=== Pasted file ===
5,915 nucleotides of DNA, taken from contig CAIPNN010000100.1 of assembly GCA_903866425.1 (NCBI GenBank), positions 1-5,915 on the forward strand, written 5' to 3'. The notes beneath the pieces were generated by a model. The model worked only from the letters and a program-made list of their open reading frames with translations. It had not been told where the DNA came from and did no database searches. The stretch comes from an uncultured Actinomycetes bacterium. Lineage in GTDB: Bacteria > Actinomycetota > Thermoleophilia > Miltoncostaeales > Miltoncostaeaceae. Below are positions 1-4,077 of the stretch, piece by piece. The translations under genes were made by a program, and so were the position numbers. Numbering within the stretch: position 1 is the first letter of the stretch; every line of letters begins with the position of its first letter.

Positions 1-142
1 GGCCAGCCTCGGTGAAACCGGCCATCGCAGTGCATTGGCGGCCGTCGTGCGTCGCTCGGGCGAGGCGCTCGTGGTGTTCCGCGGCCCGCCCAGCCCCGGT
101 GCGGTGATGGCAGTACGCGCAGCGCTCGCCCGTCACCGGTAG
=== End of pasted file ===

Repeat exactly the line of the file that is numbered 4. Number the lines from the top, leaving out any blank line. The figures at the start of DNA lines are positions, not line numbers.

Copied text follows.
101 GCGGTGATGGCAGTACGCGCAGCGCTCGCCCGTCACCGGTAG